When the Rev. Max Myers announced his candidacy last week for the Democratic nomination for governor of Pennsylvania, rival John Hanger dumped a load of "oppo" on his head.
Most Keystone State voters have not yet, it is safe to say, tuned in to the 2014 governor's race, but the competition to replace Gov. Corbett grows more heated by the day. At least a dozen have declared, said they're considering it, or have been listed as likely suspects.
Hanger, the former state environmental secretary who was the first announced candidate, felt the need to deploy negative "opposition research" to attack the second, Myers, an ordained Pentecostalist minister from Cumberland County, as a religious zealot.
That reflects both the attack culture of politics as it's practiced today - i.e., place boot on opponent's throat and keep it there - and the pressing need for candidates to begin differentiating themselves in such a crowd.
Hanger challenged Myers to a debate to "compare our ideas about personal liberty," and zapped the reverend as hostile to abortion rights and gay rights, two articles of faith these days in the Democratic Party mainstream.
His campaign also e-mailed to reporters a document from an organization called Political Research Associates that mentioned Myers' 2007-12 tenure as leader of the Global School of Supernatural Ministries in Mechanicsburg, Pa., which teaches faith-healing and prophecy. The school is part of a movement called the Apostolic Network of Global Awakening, whose tenets include a belief that abortion and homosexuality are products of "demonic entities."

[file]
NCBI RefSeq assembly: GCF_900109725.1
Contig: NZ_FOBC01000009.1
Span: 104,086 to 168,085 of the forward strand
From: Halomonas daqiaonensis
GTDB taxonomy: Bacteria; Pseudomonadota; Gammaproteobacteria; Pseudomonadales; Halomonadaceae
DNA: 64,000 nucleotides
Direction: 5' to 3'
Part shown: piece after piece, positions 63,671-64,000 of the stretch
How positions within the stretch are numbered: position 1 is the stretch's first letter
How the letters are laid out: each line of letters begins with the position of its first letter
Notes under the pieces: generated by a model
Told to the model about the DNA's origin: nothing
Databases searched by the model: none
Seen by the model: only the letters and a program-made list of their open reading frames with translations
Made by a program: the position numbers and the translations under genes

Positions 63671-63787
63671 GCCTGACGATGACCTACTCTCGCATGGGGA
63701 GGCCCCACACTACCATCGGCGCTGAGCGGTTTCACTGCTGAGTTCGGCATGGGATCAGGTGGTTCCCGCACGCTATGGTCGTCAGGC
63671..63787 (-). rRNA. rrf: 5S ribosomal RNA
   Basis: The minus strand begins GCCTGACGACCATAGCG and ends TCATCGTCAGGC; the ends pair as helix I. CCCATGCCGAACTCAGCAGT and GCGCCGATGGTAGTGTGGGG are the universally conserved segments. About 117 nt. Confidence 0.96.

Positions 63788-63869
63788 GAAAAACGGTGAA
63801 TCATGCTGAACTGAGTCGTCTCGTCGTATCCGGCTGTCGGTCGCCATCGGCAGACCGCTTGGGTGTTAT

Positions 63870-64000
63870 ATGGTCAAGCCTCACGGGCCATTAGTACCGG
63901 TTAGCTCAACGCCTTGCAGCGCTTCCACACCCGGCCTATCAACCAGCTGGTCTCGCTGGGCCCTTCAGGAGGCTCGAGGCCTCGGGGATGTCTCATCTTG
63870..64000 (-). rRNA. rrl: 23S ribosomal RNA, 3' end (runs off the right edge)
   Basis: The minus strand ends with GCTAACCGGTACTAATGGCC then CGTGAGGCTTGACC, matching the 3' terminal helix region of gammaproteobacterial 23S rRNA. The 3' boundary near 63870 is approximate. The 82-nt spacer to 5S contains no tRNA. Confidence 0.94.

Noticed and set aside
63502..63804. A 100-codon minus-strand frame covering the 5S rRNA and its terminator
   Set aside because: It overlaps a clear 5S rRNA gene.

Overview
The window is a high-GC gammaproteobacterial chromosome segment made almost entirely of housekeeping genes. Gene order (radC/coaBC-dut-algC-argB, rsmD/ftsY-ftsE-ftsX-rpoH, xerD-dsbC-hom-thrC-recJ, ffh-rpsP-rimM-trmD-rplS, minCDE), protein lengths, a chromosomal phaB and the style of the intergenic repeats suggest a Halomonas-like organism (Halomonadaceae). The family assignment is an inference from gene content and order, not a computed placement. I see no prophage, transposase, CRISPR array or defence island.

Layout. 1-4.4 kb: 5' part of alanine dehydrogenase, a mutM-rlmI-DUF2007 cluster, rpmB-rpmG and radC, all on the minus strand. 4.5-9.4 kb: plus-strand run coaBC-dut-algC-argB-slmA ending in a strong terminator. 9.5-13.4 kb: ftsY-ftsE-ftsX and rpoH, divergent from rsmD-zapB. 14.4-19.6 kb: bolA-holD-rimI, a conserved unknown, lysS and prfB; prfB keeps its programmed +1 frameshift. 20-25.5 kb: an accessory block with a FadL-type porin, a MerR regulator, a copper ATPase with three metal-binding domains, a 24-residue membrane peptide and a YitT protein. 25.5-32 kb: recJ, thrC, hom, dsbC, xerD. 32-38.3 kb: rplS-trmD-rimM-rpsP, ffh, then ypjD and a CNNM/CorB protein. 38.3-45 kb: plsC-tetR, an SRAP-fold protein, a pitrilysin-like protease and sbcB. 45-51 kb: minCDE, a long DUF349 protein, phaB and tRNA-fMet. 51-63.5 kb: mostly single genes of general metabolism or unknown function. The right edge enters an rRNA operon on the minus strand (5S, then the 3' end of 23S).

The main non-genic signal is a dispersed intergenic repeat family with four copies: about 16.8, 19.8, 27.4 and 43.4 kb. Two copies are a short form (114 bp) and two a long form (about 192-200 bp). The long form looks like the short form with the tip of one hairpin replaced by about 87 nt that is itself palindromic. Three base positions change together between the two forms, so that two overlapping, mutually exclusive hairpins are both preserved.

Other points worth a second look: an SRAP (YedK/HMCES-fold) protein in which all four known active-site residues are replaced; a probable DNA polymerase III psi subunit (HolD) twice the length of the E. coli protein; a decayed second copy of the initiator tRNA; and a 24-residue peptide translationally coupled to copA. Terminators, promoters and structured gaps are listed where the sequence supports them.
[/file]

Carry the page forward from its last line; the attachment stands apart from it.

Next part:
All told, the attack was like Tonga bombing Fiji. Sure, the Tongans could do it, but why? The countries are neighboring archipelagoes in the South Pacific with few people and even less strategic importance.
Hanger and Myers, with all due respect to both, are among the most obscure of the Democrats on the current gubernatorial wannabe list.
"Does Pennsylvania really need a governor that misrepresents, attacks, and challenges their opponent on the day that they are declaring?" Myers asked in a statement. "I had hoped for a higher respect level."
Perhaps he is naive, or a saint.
Myers also said he supported "equal access and equal treatment under the law," skirting the question of same-sex marriage. He calls abortion the law of the land, and says a focus on social issues divides people and creates a toxic political environment. He wants to talk about poverty.
"Pennsylvanians shouldn't be concerned that I'm going to force religion on them," Myers said.
Maybe they should be concerned that Democrats will force too many candidates on them. Potential contenders for governor include U.S. Rep. Allyson Y. Schwartz and state Treasurer Rob McCord, of Montgomery County; as well as former U.S. Rep. Joe Sestak of Delaware County, the 2010 Democratic Senate nominee who lost to Republican Pat Toomey.
And the list grows: Last week, Kathleen McGinty, Hanger's predecessor as environmental secretary and an environmental aide in the Clinton White House, established an exploratory committee and began collecting checks.
Then there's Allentown Mayor Ed Pawlowski; businessman and former Revenue Secretary Tom Wolf, another Rendell administration alum; State Sen. Mike Stack of Northeast Philadelphia; Montgomery County Commission Chairman Josh Shapiro; and Tom Knox, the millionaire former health-insurance executive who ran for mayor of Philadelphia in 2007.
Throw in Republican Bruce Castor, the Montgomery County commissioner who has threatened to challenge the incumbent in his party's 2014 gubernatorial primary, and the list hits an even dozen.
All these ambitious pols might want to remember that another candidate will be on the ballot next year - a guy who won a big victory last week as the state House passed a liquor-privatization plan.